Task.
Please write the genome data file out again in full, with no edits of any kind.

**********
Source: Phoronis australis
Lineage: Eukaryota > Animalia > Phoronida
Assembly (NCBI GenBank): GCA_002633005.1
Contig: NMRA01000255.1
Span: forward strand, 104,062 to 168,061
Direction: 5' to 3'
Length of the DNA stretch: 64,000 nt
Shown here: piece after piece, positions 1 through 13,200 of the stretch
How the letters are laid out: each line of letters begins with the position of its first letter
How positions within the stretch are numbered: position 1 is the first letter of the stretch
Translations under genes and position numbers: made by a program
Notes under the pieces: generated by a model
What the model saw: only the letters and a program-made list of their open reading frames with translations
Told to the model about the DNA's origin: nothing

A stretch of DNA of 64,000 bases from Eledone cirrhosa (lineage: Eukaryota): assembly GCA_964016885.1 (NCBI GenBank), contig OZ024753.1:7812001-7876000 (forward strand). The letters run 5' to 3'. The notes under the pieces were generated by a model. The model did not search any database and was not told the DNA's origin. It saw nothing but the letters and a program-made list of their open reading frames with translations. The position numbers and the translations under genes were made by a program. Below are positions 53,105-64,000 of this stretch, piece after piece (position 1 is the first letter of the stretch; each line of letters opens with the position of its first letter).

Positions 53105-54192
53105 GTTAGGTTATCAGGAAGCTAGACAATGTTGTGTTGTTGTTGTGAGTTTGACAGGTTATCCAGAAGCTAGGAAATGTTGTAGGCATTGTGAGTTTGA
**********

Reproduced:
Source: Phoronis australis
Lineage: Eukaryota > Animalia > Phoronida
Assembly (NCBI GenBank): GCA_002633005.1
Contig: NMRA01000255.1
Span: forward strand, 104,062 to 168,061
Direction: 5' to 3'
Length of the DNA stretch: 64,000 nt
Shown here: piece after piece, positions 1 through 13,200 of the stretch
How the letters are laid out: each line of letters begins with the position of its first letter
How positions within the stretch are numbered: position 1 is the first letter of the stretch
Translations under genes and position numbers: made by a program
Notes under the pieces: generated by a model
What the model saw: only the letters and a program-made list of their open reading frames with translations
Told to the model about the DNA's origin: nothing

A stretch of DNA of 64,000 bases from Eledone cirrhosa (lineage: Eukaryota): assembly GCA_964016885.1 (NCBI GenBank), contig OZ024753.1:7812001-7876000 (forward strand). The letters run 5' to 3'. The notes under the pieces were generated by a model. The model did not search any database and was not told the DNA's origin. It saw nothing but the letters and a program-made list of their open reading frames with translations. The position numbers and the translations under genes were made by a program. Below are positions 53,105-64,000 of this stretch, piece after piece (position 1 is the first letter of the stretch; each line of letters opens with the position of its first letter).

Positions 53105-54192
53105 GTTAGGTTATCAGGAAGCTAGACAATGTTGTGTTGTTGTTGTGAGTTTGACAGGTTATCCAGAAGCTAGGAAATGTTGTAGGCATTGTGAGTTTGA